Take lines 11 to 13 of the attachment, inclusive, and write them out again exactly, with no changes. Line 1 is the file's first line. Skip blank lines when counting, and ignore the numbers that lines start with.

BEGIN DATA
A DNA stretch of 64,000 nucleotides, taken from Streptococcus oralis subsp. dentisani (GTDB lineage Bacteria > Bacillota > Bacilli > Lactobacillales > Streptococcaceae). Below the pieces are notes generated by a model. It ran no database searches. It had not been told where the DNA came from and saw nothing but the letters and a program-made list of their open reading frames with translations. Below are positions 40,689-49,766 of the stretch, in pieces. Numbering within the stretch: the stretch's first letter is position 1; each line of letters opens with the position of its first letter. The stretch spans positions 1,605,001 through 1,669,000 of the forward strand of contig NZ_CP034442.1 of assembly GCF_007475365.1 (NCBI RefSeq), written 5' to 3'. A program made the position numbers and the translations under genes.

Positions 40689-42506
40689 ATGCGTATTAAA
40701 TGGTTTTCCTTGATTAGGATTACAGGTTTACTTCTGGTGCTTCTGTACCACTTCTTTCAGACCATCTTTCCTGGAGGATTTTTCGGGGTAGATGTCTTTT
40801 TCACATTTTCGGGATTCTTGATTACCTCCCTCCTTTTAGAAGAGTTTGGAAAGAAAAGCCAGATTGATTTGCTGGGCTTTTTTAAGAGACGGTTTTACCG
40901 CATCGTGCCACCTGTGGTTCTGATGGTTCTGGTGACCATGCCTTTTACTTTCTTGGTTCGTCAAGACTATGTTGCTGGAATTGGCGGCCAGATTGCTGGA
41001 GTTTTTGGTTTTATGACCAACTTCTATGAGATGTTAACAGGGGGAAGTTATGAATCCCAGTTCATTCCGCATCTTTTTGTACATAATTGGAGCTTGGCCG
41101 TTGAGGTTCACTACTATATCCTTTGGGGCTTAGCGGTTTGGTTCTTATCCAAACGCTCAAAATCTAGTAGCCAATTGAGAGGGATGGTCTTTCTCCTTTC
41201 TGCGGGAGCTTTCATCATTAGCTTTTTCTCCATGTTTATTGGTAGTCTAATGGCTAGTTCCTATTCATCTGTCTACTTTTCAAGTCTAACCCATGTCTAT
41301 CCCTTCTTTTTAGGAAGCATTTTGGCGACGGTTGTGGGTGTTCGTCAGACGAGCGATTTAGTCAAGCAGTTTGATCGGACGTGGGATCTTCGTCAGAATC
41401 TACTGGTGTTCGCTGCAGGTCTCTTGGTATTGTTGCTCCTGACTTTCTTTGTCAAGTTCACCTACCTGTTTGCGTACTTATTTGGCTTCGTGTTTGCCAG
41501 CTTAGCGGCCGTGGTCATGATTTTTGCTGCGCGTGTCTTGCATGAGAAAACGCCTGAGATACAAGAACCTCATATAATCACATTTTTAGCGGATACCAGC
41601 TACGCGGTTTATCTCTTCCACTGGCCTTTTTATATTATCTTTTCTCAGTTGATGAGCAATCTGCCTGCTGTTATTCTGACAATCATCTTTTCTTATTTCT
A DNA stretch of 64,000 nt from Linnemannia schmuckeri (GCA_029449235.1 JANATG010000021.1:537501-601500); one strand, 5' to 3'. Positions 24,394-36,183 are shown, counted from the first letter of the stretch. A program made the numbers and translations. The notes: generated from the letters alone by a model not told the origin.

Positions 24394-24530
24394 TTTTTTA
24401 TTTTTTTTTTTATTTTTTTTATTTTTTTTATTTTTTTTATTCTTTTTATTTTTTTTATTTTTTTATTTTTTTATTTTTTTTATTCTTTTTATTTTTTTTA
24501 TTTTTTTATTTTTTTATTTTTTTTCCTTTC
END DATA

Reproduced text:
41401 TACTGGTGTTCGCTGCAGGTCTCTTGGTATTGTTGCTCCTGACTTTCTTTGTCAAGTTCACCTACCTGTTTGCGTACTTATTTGGCTTCGTGTTTGCCAG
41501 CTTAGCGGCCGTGGTCATGATTTTTGCTGCGCGTGTCTTGCATGAGAAAACGCCTGAGATACAAGAACCTCATATAATCACATTTTTAGCGGATACCAGC
41601 TACGCGGTTTATCTCTTCCACTGGCCTTTTTATATTATCTTTTCTCAGTTGATGAGCAATCTGCCTGCTGTTATTCTGACAATCATCTTTTCTTATTTCT